India drubbed Australia by 320 runs at Mohali to take a 1-0 lead in the Border-Gavaskar series. This is India’s biggest ever Test win (excluding innings victories).
India dominated this match with everybody chipping in significantly. Debutant Amit Mishra had a 7-wicket match haul, while Sourav Ganguly and Gautam Gambhir slammed centuries in first and second innings respectively. Sachin Tendulkar scored 88. But the ‘Man of the Match’ was the captain himself. MS Dhoni was given the award for his knocks of 92 and 68*.
Earlier, Australia, who resumed the play on Tuesday with their overnight score of 141/5, were bundled before the lunch in reply to India’s 515 runs on the last day of the second Test.
Zaheer Khan fastened India’s winning bid as he took three quick wickets of Brad Haddin, Cameron White and Brett Lee while Amit Mishra wrapped up the proceedings by claiming Mitchell Johnson and Michael Clarke.
Zaheer struck in the very first over of the fifth day and dismissed Haddin for 37 runs after he added 84 runs with Clarke for the sixth wicket. A good length ball from Zaheer came back to beat Haddin and crash into the middle and off-stump.
In his next over, he got White come forward for the drive. The ball took an outside edge and Dhoni took a good catch behind the wicket. Lee didn’t even last a ball. Zaheer pitched a short stuff that beat Lee and uprooted the off-stump.
After Lee fell, India hoped to finish it quickly but a 50-run partnership between Johnson and Clarke frustrated the hosts. Mishra then foxed Johnson with his flight caught him off his own bowling. Clarke, who slammed a fighting 69, fell as the last wicket as he pulled a good length ball from Mishra and Sehwag at midwicket pouched it safely.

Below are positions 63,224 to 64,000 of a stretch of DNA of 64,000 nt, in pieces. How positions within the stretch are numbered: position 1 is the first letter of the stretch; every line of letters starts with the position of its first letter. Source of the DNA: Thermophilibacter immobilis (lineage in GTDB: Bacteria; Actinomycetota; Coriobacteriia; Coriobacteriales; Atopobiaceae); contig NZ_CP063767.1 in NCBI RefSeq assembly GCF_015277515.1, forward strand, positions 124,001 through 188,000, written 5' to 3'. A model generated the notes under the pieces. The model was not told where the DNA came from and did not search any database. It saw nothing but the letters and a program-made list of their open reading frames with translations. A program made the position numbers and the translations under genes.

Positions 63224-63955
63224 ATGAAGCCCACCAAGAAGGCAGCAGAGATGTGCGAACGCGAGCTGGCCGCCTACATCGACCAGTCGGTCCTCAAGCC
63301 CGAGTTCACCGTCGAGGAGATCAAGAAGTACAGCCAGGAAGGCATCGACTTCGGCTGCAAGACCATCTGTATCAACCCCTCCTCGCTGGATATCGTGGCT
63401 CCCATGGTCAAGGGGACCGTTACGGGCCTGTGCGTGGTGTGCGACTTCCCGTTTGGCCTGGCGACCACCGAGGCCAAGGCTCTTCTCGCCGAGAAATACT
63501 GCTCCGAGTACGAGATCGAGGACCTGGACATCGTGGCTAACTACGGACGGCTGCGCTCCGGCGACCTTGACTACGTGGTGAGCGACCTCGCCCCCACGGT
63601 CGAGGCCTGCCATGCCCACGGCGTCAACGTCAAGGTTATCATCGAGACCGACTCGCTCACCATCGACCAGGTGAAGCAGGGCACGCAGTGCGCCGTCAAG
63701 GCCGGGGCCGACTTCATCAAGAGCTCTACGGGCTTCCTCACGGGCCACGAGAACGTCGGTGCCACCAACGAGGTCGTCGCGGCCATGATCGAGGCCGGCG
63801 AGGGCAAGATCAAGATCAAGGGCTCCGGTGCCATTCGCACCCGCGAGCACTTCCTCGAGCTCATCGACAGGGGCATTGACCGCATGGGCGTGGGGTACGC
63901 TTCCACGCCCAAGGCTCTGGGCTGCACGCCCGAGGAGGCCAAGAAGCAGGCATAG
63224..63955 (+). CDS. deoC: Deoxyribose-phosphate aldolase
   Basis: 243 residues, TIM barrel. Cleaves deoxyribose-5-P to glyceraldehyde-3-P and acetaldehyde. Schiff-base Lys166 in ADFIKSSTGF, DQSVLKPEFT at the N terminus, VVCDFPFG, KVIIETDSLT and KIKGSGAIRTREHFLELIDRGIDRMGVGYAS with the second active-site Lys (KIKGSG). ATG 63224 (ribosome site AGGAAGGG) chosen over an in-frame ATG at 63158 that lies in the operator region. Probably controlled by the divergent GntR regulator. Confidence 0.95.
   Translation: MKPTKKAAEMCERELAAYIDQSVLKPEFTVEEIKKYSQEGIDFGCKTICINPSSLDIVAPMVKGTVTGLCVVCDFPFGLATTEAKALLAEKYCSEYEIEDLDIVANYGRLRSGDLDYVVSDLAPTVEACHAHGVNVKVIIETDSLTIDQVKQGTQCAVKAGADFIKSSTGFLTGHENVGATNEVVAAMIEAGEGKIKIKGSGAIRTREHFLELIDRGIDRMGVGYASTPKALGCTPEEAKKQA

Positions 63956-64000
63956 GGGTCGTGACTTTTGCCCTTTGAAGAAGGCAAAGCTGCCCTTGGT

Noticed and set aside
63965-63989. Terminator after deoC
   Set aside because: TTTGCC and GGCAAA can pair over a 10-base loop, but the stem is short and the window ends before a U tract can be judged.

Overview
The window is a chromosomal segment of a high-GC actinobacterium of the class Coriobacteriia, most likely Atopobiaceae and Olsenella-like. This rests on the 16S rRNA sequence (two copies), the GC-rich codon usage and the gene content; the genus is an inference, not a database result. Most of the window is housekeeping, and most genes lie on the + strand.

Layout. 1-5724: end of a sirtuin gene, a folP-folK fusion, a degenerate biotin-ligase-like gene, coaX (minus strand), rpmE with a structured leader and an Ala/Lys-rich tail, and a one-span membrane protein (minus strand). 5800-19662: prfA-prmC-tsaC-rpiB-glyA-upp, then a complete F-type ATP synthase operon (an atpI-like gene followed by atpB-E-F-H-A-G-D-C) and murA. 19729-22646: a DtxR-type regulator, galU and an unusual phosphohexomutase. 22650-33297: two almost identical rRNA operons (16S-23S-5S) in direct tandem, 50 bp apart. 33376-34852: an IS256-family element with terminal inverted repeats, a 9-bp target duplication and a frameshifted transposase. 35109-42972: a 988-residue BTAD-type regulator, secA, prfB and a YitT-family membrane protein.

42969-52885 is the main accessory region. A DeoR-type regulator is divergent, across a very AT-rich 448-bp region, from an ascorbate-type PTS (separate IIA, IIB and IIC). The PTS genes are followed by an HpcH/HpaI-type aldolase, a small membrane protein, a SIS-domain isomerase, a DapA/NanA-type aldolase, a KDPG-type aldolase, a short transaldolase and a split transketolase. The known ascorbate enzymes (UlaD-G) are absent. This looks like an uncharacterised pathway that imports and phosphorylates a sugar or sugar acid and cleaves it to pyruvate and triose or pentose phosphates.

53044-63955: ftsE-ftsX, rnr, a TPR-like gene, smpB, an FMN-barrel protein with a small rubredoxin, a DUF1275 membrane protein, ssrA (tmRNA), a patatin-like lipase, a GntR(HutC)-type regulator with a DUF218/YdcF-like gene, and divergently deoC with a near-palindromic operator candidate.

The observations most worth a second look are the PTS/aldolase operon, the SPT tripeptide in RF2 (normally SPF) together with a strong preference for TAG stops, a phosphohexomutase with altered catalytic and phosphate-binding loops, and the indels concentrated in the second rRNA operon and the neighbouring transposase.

Australian coach Tim Nielsen had confessed after the close of fourth day’s play that team played for a win but the gameplan backfired. Of course, with 515 runs to chase in four sessions on a spinning track can never be easy and playing aggressively cost Australian heavily.
4th innings score in India by visiting team
|WI||276-5||W||5 wickets||1||1987-88||Delhi (Feroz SK)||276|
Milestones took centre stage as India closed the first day of the second Test on 311-5 against Australia in Mohali on Friday.
Sachin Tendulkar eclipsed Brian Lara to become the leading run-getter in Test cricket, followed it up with a half-century, and added eight more runs to become the first batsman to score 12000 Test runs before falling short of his 40th Test hundred just before stumps. His partner at the other end, Sourav Ganguly secured one of his own by reaching 7000 runs in the longer version of the game.
Ganguly was batting on 54 and nightwatchman Ishant Sharma was unbeaten on two when stumps were called, after India seemed to throw away a near perfect start to their innings after stand-in captain Mahendra Singh Dhoni won the toss and elected to bat in the absence of Anil Kumble, who ruled himself out the game.
India would have more tick marks in the honours board, but the wicket of Tendulkar towards the end of day’s play means Australia had removed half of India’s batting order, and the iffy form of Dhoni would surely keep them interested.
After a run-riot in the first session in which India raced to 104-1 in 25 overs, Australia fought back with three quick wickets to leave the hosts on 174-4 at the end of the second session with two new batsmen at the crease, having added just 70 runs in the afternoon session.
Old Pros Shine
This is why Tendulkar and Ganguly’s partnership — they added 142 for the fifth wicket — became all the more crucial. The hard Mohali surface allowed the batsmen to play their strokes, but had to be wary of further damage to their innings. But it was just the kind of wicket where it’s foolish for a batsman to throw it away after getting a start. Tendulkar could tell, having fallen for 88 to give debutant Peter Siddle his first Test wicket.
Dravid and Laxman had already fallen prey to soft dismissals — both edged to the wicketkeeper down the leg side — while Sehwag too fell to an edge. At four wickets down and virtually no momentum propelling the score, the duo had to wait for their scoring opportunities.
They came, and they came in plenty. Both Tendulkar and Ganguly were aided by a pitch they could trust, and the occasional loose delivery was promptly dispatched to the boundary, much like Gautam Gambhir did in the morning.
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